The Land Rover Freelander is the nation’s favourite SUV, with more than 200,000 examples finding homes in the UK alone since 1997.
Used prices start from only a few thousand pounds, and the model’s attractive combination of car-like dynamics, excellent value for money and smart styling explains its popularity on second-hand forecourts.
However, this off-roader isn’t without its headaches, and early cars in particular faced numerous gremlins – which makes the job of finding a good one more difficult than you’d imagine. Here, we show you how to avoid the most common pitfalls when buying the Land Rover baby.
What to look for
Performance from the K Series 1.8-litre isn’t particularly good, while the four-cylinder powerplant’s well documented cooling problems can lead to head gasket failure and costly repair bills. The V6 petrol unit is thirsty, and when it comes to diesel models, the noisy Di engine is to be avoided.
If used hard, the Steptronic automatic transmission fitted as standard to the 2.5 V6 can fail. So on models with tow bars, find out what they have been pulling – there are enough weak spots in the Freelander’s drivetrain without putting it under extra stress. The Td4 oil-burner is the only sensible choice for most buyers.
Engines: best buy is the Td4. The 1.8 K Series has a very low coolant capacity, so even small leaks can lead to blown head gaskets. Check oil filler cap for white goo.
Transmission: a whining noise from the gearbox may mean differential or gearbox wear, while a clonking suggests the bushes and driveline joints need to be replaced.
Leaks: look under the car, but examine the ground for gearbox and differential oil leaks. Also, be very suspicious of examples which have recently been steam-cleaned.
Damp cabin: water often gets into the cockpit, so check the footwells and load bay. Carpets will go mouldy and the floorpans can rot, so have a good look under the trim.
There was a time when the Land Rover had the 4x4 market to itself, but Japanese rivals have since stolen a march on the Freelander. Cars such as the Nissan X-Trail, Honda CR-V and Toyota RAV4 all offer superior reliability, with good dynamics, generous equipment and reasonable off-road performance. What they can’t match is the affordability, image and availability of the Freelander.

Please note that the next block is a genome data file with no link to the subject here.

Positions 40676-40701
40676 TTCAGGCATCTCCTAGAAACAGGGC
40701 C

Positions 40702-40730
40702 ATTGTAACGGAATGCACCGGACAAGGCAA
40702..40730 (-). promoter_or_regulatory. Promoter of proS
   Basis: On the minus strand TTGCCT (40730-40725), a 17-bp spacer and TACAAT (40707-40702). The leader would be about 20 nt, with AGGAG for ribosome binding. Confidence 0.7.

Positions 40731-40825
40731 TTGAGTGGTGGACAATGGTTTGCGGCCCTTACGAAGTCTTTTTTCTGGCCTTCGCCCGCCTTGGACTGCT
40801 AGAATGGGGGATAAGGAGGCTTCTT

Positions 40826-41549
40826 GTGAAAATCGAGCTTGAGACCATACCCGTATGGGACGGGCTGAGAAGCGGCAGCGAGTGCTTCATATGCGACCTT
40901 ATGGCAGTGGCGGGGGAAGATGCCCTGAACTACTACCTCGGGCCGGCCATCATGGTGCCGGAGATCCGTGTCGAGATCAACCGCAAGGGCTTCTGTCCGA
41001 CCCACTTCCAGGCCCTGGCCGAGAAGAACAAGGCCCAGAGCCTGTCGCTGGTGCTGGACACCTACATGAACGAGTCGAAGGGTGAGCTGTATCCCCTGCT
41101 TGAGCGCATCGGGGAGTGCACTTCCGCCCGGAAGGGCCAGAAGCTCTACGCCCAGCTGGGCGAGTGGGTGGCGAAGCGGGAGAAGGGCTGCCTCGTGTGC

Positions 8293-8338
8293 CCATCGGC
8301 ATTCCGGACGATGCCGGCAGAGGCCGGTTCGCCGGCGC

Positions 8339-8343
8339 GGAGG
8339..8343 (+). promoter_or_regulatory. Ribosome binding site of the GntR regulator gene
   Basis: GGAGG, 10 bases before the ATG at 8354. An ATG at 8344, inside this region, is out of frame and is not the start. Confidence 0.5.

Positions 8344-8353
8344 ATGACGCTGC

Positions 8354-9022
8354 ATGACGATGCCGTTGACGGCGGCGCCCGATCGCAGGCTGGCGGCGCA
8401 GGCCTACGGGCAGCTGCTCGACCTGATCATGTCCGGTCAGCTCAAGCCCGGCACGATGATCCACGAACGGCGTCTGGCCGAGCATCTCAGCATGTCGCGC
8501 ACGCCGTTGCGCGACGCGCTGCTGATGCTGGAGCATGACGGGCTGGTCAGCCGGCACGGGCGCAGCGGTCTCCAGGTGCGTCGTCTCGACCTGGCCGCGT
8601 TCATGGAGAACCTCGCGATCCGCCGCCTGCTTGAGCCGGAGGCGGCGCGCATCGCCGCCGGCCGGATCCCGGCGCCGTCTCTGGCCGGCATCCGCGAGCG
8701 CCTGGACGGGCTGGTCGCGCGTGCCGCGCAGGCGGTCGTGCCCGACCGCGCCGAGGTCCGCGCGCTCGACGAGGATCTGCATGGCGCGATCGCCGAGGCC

Find a good example and the Land Rover will reward you with a great combination of style and practicality. But don’t be tempted by the cheapest cars, many of which have been sold on due to their poor reliability.
Later models offer much improved build quality and durability, so buy the most recent car you can afford. Aim for a post-2003 Freelander, and the Td4 is the undisputed engine choice.
All Freelanders need a service annually or every 12,000 miles, while the 1.8 and 2.5-litre petrol models require a fresh cambelt after 72,000 miles or six years. The early Di diesel needs a new cambelt after four years or 48,000 miles.
Brake fluid and coolant should be renewed every three years or 36,000 miles. Costs are typically £300-£400 per service up to 96,000 miles for all derivatives, but there are exceptions to this. Cambelt replacement services for the 1.8 and 2.0 Di are around £700; for the 2.5 V6, this rises to £900.
Nov 1998: possible failure of rear suspension locating links on cars built from June 1997 to June 1998.
Oct 2001: front seat backrest may give way on models made from Aug 2000 to end Feb 2001. Engine wiring loom chafes on Aug-Nov 2000 cars. And handbrake may release on Freelanders built from October 1997 to end of February 2001.
Nov 2002: diagnostic connector issue on petrol cars made between July 2000 and March 2002.
Aug 2004: possibility of left-hand child lock disengaging on five-doors produced from July-Sept 2002.
Nov 2004: incorrect manufacture of passenger airbag on models made from August to October 2004.
Jan 2005: incorrect nut on rear subframe, Aug 2003 cars.
Sep 2005: left-hand rear door child safety lock lever can fail on Nov 2000 to April 2005 five-doors.